Justice Department backs Arpaio as advocacy group argues Trump’s pardon ‘eviscerates' judicial power
Former Sheriff Joe Arpaio campaigning for Donald Trump in Iowa, screengrab from ABC 15 in Arizona.

The Department of Justice on Monday filed a court briefing asking a federal judge to throw out a criminal contempt case against Joe Arpaio, as an advocacy group moves to challenge Donald Trump’s unconditional pardon of the former Arizona sheriff.


"A pardon issued before entry of final judgment moots a criminal case because the defendant will face no consequences that result from the guilty verdict,” the DOJ wrote in a court filing to U.S. District Judge Susan Bolton. "Accordingly, the government agrees that the Court should vacate all orders and dismiss the case as moot.”

“The President’s decision to grant Defendant a ‘[f]ull and [u]nconditional [p]ardon [f]or [h]is [c]onviction’—and Defendant’s decision to accept it—ends this prosecution,” the DOJ added. “The presidential pardon removes any punitive consequences that would otherwise flow from Defendant’s non-final conviction and therefore renders the case moot.”

The DOJ’s filing is a stark reversal from the department’s previous efforts to prosecute Arpaio for criminal contempt of court after he ignored a judge’s orders in a racial profiling case. In 2011, the DOJ concluded Arpaio “oversaw the worst pattern of racial profiling by a law enforcement agency in U.S. history,” the Pheonix New Times reports.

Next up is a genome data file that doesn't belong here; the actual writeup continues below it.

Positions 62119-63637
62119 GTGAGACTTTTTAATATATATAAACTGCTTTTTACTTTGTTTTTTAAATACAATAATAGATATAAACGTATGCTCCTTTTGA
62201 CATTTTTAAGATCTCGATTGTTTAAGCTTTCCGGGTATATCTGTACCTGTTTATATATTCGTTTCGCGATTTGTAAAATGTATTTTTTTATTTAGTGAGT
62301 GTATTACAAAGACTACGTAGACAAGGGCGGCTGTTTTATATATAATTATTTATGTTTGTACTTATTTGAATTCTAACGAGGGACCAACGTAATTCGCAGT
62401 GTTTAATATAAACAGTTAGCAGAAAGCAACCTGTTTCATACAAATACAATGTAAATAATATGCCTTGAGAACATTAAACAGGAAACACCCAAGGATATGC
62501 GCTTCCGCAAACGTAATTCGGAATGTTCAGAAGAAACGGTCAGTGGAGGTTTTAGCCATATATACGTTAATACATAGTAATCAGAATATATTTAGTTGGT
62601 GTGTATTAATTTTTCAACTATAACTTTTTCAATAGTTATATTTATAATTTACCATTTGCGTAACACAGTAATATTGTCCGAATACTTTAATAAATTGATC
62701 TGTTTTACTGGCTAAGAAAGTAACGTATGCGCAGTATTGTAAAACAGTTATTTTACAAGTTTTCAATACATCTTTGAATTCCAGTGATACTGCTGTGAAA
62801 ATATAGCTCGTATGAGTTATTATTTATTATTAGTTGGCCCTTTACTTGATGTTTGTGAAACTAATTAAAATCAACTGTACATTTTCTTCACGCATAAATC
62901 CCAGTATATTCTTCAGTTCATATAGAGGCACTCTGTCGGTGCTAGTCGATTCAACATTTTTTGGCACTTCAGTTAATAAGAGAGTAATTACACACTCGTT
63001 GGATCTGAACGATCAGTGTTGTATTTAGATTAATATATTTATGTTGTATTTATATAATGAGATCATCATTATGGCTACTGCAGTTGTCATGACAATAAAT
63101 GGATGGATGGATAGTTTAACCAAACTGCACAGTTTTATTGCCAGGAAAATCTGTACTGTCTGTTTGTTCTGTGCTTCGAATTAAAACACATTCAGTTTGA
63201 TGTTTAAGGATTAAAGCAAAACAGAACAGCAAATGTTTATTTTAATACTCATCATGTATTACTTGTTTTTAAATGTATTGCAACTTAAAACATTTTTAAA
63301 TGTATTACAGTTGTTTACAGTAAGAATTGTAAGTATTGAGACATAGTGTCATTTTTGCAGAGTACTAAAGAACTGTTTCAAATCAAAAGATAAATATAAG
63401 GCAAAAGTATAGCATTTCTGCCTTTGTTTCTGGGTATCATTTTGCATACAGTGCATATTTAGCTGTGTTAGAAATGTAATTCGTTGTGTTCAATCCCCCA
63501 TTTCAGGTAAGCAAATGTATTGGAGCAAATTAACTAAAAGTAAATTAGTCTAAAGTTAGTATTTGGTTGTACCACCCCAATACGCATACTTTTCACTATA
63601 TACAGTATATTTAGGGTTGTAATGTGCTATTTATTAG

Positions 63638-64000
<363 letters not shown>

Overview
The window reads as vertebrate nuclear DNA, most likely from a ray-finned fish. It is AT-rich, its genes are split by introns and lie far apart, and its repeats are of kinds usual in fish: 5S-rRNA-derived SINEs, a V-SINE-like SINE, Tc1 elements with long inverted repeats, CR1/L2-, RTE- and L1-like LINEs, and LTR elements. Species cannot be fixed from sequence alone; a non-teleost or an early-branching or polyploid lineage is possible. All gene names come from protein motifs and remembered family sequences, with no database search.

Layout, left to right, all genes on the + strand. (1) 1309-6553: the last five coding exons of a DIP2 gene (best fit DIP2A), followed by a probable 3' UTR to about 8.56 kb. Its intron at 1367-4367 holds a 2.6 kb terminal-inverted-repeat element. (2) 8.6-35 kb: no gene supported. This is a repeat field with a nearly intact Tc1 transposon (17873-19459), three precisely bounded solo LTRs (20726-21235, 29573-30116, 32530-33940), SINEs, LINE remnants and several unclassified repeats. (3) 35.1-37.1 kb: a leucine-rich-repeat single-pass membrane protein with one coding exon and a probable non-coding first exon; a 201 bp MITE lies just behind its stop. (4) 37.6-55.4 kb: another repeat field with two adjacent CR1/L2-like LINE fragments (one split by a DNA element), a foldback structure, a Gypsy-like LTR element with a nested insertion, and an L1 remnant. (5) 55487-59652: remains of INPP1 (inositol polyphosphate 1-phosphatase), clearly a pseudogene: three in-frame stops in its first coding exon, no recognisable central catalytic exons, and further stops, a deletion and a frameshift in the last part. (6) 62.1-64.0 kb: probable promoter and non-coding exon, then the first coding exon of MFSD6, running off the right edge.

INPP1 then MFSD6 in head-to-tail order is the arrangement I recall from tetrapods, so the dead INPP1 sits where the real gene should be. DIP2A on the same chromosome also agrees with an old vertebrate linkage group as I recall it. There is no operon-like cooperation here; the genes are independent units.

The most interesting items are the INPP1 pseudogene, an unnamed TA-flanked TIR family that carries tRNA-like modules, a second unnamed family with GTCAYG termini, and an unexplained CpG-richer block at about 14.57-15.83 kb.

Trump in August issued the first pardon of his presidency for Arpaio, including the contempt of court conviction and “any other offenses” that may arise. Judge Bolton has yet to dismiss the case, though she did cancel Arpaio’s sentencing, which was scheduled for Oct. 5.

The advocacy group Roderick and Solange MacArthur Justice Center on Monday also sought to file an amicus brief challenging the president’s pardon, Politico reports. The move “has the purpose and effect of eviscerating the judicial power to enforce constitutional rights,” the brief argued.

The brief, which Judge Bolton denied on procedural grounds, also warned the “text of the pardon is so broad that it purports to allow Arpaio to run for Sheriff again...and escape criminal liability for future contempt.”